Once the Hewitts had returned to their apartment, Dr. Killeen check the thermometer in the victim's nose. It recorded a body temperature of 95.4 degrees Fahrenheit, for a loss of 3 degrees since death. Following the standard formula given in his text books of a 1.5 degree Fahrenheit drop in body temperature for every hour after death, then multiplied by 1.10 to account for her thin clothing, Dr.Killeen could estimate the time of death to have been 2 ½ to 3 hours earlier than his 5:30 examination, or between 2:30 and 3:00 that morning. And that was the time he recorded in his notebook. Next, he told PC Barrett to send for a police ambulance, to transport the body up Wentworth to the Old Montague Street Mortuary, on the grounds of the Whitechapel Union Workhouse.
Being in debt had always been a criminal act in England, but the 1831 Poor Law created public institutions where the injured, the ill or the aged could reimburse the state for their crime of poverty at hard labor for 9 pence a day - the Workhouse. As crusading journalist Margaret Harkness noted, “The Whitechapel Union (above) is...the Poor Law incarnate in stone and brick.”
In exchange for “A little gruel morning and night, meat twice a week”, a cot and a roof, male inmates broke stone for 10 hours a day, six days a week, while the women and children unraveled rope for ships' caulking. They were allowed no privacy and no visitors.
The amenities – uniforms and meager education classes, were intended to fulfill the state's Christian obligation to the less fortunate. A man sentenced to the Workhouse committed his entire family to the same punishment.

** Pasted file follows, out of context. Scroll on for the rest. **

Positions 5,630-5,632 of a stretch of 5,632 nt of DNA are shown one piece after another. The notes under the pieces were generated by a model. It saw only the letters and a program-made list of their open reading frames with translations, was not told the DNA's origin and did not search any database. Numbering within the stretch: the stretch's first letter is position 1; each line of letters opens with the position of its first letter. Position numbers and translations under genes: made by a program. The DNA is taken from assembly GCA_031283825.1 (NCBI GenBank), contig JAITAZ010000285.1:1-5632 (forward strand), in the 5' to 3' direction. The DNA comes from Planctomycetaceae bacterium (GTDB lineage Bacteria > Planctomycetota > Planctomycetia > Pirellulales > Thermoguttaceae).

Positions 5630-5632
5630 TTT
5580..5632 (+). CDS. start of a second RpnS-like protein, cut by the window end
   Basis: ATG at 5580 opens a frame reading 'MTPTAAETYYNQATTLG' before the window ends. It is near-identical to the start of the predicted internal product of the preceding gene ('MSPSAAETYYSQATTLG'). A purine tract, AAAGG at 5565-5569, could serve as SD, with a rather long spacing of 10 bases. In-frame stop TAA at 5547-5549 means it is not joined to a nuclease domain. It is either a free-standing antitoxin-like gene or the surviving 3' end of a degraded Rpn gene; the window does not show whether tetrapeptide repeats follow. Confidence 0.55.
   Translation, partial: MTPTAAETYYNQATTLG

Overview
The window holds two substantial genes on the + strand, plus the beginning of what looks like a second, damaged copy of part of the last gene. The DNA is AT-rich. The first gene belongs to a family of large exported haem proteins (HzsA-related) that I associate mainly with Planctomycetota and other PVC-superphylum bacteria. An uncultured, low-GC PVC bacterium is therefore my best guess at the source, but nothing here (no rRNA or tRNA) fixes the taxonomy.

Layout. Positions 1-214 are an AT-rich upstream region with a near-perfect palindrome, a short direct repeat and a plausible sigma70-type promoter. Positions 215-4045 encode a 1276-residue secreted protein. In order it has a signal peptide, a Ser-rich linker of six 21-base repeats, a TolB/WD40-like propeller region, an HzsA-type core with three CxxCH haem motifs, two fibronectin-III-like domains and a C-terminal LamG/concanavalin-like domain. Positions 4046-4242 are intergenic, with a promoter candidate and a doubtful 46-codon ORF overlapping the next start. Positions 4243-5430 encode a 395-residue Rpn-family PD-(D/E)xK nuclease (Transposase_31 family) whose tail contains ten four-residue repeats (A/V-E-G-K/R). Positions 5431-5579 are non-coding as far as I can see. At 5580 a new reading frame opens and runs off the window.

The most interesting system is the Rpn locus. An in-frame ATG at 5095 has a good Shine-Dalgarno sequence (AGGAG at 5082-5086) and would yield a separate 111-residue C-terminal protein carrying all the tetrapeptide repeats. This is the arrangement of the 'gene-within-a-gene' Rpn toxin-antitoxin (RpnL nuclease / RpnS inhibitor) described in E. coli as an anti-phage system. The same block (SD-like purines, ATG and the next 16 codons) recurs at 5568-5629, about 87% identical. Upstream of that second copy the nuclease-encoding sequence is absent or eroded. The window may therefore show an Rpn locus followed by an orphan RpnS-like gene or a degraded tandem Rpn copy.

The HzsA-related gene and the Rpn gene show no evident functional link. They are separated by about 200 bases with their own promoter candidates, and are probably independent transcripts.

Once behind the walls of the 5 story tall Whitechapel Union on New Charles Street, families were immediately separated by sex and age. Over time many families melted into the institution. And yet there were many so desperate they begged to be admitted.
On Thomas Street, to the east of the Workhouse, the ill working poor lined up to be diagnosed at the Casual Dispensary (above) - men in mornings, women in the afternoons, separated to maintain Christian propriety.
But through the Eagle Place gate, between those two brick buildings, in a dirt and dirty courtyard was a bare, windowless dark shed (above), where the inmates paid their final debt to society. They were dissected. It was to this place that the body of the unknown woman, found murdered in a stairwell on George Yard, was taken on the morning of Tuesday, 7 August, 1888.
By 8:00 that morning the body had been removed, and the police had returned to their beats and George Yard had returned to something described as normal. There was nothing left to indicate that a woman had been murdered on the stairwell of the Blackwell Building, except for the blood still puddled on the landing. A few of the moribund came from the surrounding buildings look upon the spot and the blood. About 9:30 that morning, George Crow, resident of apartment number 307, came down the steps on his way to get breakfast. He was a cab driver, and had been working the night before, arriving home just about 3:00 am. He paused upon seeing the blood, and realized it was staining just the spot on the dark stairs, where he had seen a figure sleeping the night before.
Later that morning, at the H division Metropolitan Police station on Leman Street (above), Divisional Inspector Ernest Ellisdon decided to assign the case to 42 year Detective Inspector Edmund Reid. It was an indication of Ellisdon's concern about the bloody murder.
Reid (above, front row center) was a 12 year veteran of the MET, he was, when he joined, the shortest man on the force. But he eventually rose to head the Whitechapel Criminal Investigation Division for a time. A contemporary officer had called Reid, "one of the most remarkable men of the century" He was an aviator - having set altitude records in a balloon - a published poet, a professional actor, a social activist and an accomplished magician. And he was a damn fine police man. If any detective of 1888 could solve this murder mystery, it would be D.I Edmund Reid.